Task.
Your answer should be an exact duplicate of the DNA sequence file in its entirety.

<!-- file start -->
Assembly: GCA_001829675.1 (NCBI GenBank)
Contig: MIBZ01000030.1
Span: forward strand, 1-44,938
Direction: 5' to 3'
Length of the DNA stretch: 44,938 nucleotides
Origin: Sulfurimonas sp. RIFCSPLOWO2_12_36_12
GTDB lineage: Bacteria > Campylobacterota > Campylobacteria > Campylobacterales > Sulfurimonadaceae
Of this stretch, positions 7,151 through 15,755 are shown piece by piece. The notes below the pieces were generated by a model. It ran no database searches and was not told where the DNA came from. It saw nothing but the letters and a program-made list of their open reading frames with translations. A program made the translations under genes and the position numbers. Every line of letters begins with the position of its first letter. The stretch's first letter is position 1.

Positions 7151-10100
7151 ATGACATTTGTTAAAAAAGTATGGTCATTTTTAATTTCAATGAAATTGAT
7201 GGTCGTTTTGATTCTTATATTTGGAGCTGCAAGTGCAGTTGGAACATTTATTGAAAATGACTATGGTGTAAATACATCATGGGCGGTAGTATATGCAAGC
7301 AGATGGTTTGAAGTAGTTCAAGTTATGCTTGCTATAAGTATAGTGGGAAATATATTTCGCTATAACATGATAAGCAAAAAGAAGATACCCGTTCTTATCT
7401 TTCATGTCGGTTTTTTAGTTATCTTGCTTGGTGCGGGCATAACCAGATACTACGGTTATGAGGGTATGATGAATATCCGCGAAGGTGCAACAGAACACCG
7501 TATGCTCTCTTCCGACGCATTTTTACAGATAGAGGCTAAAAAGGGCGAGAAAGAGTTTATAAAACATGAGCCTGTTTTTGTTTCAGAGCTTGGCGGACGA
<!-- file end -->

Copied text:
Assembly: GCA_001829675.1 (NCBI GenBank)
Contig: MIBZ01000030.1
Span: forward strand, 1-44,938
Direction: 5' to 3'
Length of the DNA stretch: 44,938 nucleotides
Origin: Sulfurimonas sp. RIFCSPLOWO2_12_36_12
GTDB lineage: Bacteria > Campylobacterota > Campylobacteria > Campylobacterales > Sulfurimonadaceae
Of this stretch, positions 7,151 through 15,755 are shown piece by piece. The notes below the pieces were generated by a model. It ran no database searches and was not told where the DNA came from. It saw nothing but the letters and a program-made list of their open reading frames with translations. A program made the translations under genes and the position numbers. Every line of letters begins with the position of its first letter. The stretch's first letter is position 1.

Positions 7151-10100
7151 ATGACATTTGTTAAAAAAGTATGGTCATTTTTAATTTCAATGAAATTGAT
7201 GGTCGTTTTGATTCTTATATTTGGAGCTGCAAGTGCAGTTGGAACATTTATTGAAAATGACTATGGTGTAAATACATCATGGGCGGTAGTATATGCAAGC
7301 AGATGGTTTGAAGTAGTTCAAGTTATGCTTGCTATAAGTATAGTGGGAAATATATTTCGCTATAACATGATAAGCAAAAAGAAGATACCCGTTCTTATCT
7401 TTCATGTCGGTTTTTTAGTTATCTTGCTTGGTGCGGGCATAACCAGATACTACGGTTATGAGGGTATGATGAATATCCGCGAAGGTGCAACAGAACACCG
7501 TATGCTCTCTTCCGACGCATTTTTACAGATAGAGGCTAAAAAGGGCGAGAAAGAGTTTATAAAACATGAGCCTGTTTTTGTTTCAGAGCTTGGCGGACGA